Right around the first and second anniversaries of Puzzle Break, I made detailed posts to the Entrepreneur section of Reddit discussing the history of our business, milestones, the evolution of the industry, and all sorts of related topics.
Between the exposure of these posts and general press/word of mouth, I get an enormous amount of email questions from budding entrepreneurs of all stripes. The questions run the gamut of size/complexity/industry (I'd wager less than 2/3 are actually from potential escape room owner-operators), but I'm beginning to notice a trend that I'm not tremendously happy to see:
People "playing" business when they should be doing business, and failure to recognize the difference.
I saw this all the time at Microsoft and EA (this post's image brought to you by someone who wanted to make a sweet "business" graphic with no desire to understand how gears work), and it is disappointing to learn that this disease is agnostic to sector and industry.
Note to folks who have never created a business before: Creating a successful business is fundamentally no different than creating a successful product or service within the framework of an established company. Size/scale/complexity/risks will vary wildly, but at its core, we're talking about the same thing.
The metaphor of which I am most fond is successfully preparing a delicious meal. People who know me will immediately recognize the humor in this being my go-to metaphor (I'm not sure I've cooked a complete meal in my entire life), but bear with me:
Imagine your ultimate goal in this hypothetical exercise is to make a great meal. Before you begin, what are your primary areas of concern? Where are you focusing your energies? If you've never cooked anything before in your life, you might turn to videos of highly famous chefs working their magic. At the end of the video, you would see a beautifully plated dish in the most beautiful dining area you've ever seen.
You might be forgiven, then, if you are tricked into believing your efforts are best spent on the aesthetics. You might focus on the presentation of the dish. You might focus on how best to plate it. On how to get the word out about your amazing meal. On how to make the lighting in the dining room just so.
Congratulations, you're playing chef.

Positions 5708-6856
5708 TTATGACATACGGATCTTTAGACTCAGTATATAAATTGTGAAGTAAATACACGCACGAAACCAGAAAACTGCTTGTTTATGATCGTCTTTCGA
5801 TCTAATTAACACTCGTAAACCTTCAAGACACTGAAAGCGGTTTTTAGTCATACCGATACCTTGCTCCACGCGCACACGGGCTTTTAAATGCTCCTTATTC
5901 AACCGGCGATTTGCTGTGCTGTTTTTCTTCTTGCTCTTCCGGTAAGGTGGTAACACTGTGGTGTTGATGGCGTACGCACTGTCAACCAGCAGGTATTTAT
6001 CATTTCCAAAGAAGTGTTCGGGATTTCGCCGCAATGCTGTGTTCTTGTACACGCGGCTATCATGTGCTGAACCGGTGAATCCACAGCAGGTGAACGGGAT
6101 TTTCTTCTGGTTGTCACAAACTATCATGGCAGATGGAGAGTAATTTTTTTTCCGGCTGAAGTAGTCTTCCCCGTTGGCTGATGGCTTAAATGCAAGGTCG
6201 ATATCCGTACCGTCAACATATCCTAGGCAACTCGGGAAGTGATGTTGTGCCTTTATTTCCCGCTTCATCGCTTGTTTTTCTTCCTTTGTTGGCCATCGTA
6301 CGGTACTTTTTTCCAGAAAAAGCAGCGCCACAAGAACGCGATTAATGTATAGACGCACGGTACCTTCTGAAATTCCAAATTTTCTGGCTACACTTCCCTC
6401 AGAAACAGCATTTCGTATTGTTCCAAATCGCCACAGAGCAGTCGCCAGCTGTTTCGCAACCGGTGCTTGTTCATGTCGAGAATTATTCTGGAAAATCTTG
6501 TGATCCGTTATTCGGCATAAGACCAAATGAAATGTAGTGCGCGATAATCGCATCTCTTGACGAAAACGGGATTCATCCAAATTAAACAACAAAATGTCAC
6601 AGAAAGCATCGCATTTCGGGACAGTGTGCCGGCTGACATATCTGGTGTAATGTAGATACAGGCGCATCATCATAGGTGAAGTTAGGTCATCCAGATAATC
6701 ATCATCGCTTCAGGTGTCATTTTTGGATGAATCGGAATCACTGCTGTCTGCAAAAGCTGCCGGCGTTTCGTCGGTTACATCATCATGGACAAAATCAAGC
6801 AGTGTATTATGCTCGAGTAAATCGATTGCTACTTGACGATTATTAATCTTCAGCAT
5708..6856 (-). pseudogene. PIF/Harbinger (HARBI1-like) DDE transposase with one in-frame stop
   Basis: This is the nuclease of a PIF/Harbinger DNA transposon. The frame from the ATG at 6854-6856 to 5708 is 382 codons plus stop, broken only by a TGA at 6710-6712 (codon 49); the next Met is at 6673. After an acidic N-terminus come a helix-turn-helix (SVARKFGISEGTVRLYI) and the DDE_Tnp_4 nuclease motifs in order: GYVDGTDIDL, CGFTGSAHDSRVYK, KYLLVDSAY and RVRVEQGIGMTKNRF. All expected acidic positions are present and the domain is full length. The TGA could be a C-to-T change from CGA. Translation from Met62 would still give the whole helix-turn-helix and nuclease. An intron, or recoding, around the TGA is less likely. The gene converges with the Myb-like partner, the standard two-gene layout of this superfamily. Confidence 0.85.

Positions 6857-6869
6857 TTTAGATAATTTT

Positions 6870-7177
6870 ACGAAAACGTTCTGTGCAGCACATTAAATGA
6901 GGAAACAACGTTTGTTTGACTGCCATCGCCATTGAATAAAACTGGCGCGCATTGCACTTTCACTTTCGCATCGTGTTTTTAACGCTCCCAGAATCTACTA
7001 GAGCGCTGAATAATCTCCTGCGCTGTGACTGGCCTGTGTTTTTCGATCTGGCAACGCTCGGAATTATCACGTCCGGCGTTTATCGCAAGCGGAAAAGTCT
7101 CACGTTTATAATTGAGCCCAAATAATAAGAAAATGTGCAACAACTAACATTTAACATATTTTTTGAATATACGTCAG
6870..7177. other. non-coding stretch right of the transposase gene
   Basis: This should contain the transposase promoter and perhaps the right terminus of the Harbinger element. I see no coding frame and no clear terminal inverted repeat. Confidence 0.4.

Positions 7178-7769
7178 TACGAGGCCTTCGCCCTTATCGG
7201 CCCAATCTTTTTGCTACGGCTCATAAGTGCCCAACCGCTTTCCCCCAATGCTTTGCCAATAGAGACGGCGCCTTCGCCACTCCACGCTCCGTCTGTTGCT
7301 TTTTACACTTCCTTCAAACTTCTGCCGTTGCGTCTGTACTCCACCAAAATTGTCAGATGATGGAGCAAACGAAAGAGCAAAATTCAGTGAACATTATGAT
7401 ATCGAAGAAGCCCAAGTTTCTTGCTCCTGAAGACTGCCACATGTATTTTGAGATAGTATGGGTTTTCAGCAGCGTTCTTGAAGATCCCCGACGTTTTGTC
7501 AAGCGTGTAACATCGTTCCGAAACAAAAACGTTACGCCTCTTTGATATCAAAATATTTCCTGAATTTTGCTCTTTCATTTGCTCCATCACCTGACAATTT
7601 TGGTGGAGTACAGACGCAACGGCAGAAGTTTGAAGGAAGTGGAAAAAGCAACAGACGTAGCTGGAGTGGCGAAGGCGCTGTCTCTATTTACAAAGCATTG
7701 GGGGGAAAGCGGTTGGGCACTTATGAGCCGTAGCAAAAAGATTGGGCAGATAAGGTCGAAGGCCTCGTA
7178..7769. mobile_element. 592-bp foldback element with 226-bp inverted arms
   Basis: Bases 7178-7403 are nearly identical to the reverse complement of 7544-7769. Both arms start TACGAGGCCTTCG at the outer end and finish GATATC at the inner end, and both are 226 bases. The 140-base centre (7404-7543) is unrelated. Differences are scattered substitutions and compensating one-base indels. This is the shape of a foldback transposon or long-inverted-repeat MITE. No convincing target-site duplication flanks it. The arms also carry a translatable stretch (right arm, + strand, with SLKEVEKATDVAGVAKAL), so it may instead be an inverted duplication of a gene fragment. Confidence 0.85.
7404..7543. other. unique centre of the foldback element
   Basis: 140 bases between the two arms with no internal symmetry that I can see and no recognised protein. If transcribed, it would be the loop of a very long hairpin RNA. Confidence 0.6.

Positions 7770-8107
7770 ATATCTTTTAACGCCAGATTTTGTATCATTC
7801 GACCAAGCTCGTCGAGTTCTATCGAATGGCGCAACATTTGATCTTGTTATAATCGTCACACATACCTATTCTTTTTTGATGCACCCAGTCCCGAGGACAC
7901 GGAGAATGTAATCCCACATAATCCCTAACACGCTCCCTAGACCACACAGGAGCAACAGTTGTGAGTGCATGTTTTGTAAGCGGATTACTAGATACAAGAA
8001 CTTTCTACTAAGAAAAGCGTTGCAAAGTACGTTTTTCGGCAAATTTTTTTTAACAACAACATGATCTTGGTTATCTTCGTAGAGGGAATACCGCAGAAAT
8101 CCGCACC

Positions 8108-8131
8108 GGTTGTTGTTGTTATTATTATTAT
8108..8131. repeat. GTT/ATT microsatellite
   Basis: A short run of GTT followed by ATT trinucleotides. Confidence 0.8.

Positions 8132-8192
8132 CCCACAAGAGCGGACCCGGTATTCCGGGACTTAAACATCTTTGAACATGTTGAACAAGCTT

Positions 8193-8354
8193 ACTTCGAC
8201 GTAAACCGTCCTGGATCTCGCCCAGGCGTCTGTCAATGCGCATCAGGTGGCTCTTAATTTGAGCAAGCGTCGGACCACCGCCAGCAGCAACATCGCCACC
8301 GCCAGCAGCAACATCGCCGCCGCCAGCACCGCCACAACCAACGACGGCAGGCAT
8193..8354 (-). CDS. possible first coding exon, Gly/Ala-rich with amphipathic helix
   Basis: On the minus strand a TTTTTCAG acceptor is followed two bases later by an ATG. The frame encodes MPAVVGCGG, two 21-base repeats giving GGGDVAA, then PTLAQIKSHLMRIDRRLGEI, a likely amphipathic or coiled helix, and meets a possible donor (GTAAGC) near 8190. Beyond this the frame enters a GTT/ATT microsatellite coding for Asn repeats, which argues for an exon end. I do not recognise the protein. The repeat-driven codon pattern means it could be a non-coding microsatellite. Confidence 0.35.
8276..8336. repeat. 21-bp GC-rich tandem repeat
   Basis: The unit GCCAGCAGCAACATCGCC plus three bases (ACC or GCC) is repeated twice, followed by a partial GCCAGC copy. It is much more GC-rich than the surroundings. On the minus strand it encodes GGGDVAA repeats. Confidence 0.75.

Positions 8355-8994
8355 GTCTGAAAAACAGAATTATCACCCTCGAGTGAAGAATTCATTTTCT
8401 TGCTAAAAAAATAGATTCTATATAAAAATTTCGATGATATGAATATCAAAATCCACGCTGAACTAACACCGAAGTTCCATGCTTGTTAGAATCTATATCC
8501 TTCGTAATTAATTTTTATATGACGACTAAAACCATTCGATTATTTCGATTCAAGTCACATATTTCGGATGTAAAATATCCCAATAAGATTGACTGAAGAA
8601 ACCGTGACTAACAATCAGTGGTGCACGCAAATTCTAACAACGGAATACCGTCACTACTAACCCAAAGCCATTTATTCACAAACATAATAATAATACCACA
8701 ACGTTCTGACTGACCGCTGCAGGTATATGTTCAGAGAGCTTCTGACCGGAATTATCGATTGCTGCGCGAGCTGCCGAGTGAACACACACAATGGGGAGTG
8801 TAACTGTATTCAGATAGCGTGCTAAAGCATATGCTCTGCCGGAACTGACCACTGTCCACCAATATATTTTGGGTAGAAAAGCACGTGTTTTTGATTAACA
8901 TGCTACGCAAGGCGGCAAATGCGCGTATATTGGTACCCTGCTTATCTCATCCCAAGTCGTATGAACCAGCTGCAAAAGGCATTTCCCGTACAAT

The correct things to focus on (I'm told by people who have actually prepared a meal before) are ingredients and preparation. I know some folks who would go even further: just focus on the ingredients, and the rest follows. That's it. Focus on making the damn thing taste good, as uninteresting as that is. The problem is: finding the right ingredients is a lot less sexy (and makes for a lot worse television) than preparing the final product after all the groundwork is laid.
Here's a paraphrased email that I see every day.
"Hey, I'm thinking about starting an escape room business and I love what you've done with Puzzle Break. I don't know anything about puzzles, or experience design. I don't have any business experience. I don't know what my budget is, or where I'm going to get it. My questions for you: Do you think I should use Groupon when I open? What sort of social media strategy would you recommend?"
Where to begin? This poor soul wants to jump to the end of the process without any of the hyper-important groundwork. There's one million things they don't yet know, and they are only asking about the least-important parts. They are playing business.
How to avoid this trap? My two pieces of agnostic advice:
- Be aware that you don't know what you don't know. Seek to reduce this gap.
- Making anything of quality (in any business, industry, or sector) requires a disappointingly high level of work on decidedly un-sexy areas that you rarely see on television.
NOTE: For anyone inside the escape room industry reading this: For long term success: No, you should not use Groupon or any other daily deal service.